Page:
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eBook Hope Was Here download

by Joan Bauer

eBook Hope Was Here download ISBN: 0142404241
Author: Joan Bauer
Publisher: Puffin Books; Reissue edition (June 2, 2005)
Language: English
Pages: 186
ePub: 1733 kb
Fb2: 1842 kb
Rating: 4.7
Other formats: doc txt azw lrf
Category: Teenager
Subcategory: Literature and Fiction

Books by. JOAN BAUER. Published by the Penguin Group.

Books by. Penguin Group (USA) In. 345 Hudson Street, New York, New York 10014, . Penguin Group (Canada), 10 Alcorn Avenue, Toronto, Ontario, Canada M4V 3B2. (a division of Pearson Penguin Canada In. Penguin Books Ltd, 80 Strand, London WC2R 0RL, England. Penguin Ireland, 25 St Stephen’s Green, Dublin 2, Ireland (a division of Penguin Books Ltd)

The book begins with sixteen-year-old Hope leaving New York behind and heading out to Wisconsin with her adopted mother, Addie, for yet another new food adventure.

The book begins with sixteen-year-old Hope leaving New York behind and heading out to Wisconsin with her adopted mother, Addie, for yet another new food adventure. But when we meet her, Hope is becoming weary of the road and her and Addie's always-changing homes. Hope is feeling particularly disgruntled at this latest move, because it came after their NY diner business partner, Gleason Beal, took off with another waitress and all of Addie's life savings.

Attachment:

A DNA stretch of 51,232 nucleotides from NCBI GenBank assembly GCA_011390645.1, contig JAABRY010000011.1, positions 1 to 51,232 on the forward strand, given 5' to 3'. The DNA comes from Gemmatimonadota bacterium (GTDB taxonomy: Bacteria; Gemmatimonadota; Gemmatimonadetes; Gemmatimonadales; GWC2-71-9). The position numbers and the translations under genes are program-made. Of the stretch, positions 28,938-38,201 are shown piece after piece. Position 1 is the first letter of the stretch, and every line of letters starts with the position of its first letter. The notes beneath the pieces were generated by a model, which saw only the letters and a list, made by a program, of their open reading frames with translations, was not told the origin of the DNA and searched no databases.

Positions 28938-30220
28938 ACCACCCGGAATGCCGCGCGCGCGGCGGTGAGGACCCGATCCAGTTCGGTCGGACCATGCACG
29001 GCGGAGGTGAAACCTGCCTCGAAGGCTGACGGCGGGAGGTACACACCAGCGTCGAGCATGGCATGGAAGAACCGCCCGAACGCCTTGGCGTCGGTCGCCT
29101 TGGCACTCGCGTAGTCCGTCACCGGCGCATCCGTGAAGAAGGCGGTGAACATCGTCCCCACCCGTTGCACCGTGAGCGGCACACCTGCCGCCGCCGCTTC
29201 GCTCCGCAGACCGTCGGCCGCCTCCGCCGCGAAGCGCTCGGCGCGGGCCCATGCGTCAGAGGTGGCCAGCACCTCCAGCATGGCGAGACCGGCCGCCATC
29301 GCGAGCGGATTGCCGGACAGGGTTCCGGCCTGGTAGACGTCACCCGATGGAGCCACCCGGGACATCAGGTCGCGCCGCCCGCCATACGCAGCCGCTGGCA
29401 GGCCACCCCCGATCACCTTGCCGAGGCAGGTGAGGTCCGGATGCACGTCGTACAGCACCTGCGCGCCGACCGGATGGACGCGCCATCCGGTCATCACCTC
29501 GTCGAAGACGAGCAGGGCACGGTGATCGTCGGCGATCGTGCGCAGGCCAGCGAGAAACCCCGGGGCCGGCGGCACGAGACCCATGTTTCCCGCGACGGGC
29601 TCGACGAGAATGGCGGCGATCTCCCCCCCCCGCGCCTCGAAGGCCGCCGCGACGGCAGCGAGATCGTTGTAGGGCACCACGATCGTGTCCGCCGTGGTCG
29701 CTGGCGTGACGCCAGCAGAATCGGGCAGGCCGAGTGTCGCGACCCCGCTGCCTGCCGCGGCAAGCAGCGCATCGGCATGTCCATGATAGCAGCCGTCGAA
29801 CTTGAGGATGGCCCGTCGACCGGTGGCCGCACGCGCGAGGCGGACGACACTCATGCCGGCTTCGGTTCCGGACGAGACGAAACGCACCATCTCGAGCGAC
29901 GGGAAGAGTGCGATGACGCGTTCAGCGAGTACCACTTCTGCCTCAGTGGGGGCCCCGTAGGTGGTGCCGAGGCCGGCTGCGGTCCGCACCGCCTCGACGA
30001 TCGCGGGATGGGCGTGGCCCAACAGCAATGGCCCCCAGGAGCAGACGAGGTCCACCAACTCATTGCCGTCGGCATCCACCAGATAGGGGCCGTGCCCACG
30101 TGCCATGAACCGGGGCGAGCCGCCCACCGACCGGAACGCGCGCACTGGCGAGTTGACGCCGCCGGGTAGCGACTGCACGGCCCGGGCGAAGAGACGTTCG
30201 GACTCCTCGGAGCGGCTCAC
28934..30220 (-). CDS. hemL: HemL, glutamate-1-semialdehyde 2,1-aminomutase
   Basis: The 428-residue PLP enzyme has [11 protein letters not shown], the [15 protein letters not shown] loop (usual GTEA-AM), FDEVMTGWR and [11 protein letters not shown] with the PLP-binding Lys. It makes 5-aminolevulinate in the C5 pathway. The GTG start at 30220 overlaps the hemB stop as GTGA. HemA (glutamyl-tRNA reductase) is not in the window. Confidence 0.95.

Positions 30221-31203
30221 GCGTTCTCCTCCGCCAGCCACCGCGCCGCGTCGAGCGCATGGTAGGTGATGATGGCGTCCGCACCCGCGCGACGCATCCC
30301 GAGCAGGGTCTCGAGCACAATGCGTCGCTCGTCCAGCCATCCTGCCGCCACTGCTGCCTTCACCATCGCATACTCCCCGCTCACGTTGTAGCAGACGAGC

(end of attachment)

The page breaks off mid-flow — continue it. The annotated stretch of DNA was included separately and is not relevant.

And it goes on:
Luckily for us, Joan Bauer has written several other books for young adults, including BACKWATER, RULES OF THE ROAD, and SQUASHED. They're just as good as HOPE WAS HERE, too, and that's saying something!.

Joan Bauer, who won the Los Angeles Times Book Prize for Rules of the Road, has served up a delicious novel in. .And I think she's the main reason that, despite being a 16-year-old narrator, Joan Bauer's & Was Here' is a proud middle-grade book.

Joan Bauer, who won the Los Angeles Times Book Prize for Rules of the Road, has served up a delicious novel in Hope Was Here, full of delectable characters, tasty wit, and deep-dish truth. Ages 12 and older) -Patty Campbell. From Publishers Weekly. This one also had me crying buckets by the end - as much for the story as to be leaving behind this cast of characters who I so enjoyed spending a little bit of time with. This is a beautiful, heartfelt book that asks big life questions in a small-town setting.

Joan Baehler Bauer (born July 12, 1951) is an American writer of young . Bauer's first book, Squashed, was set in rural Iowa Hope Was Here features Hope Yancey, a 16-year-old waitress in small-town Wisconsin.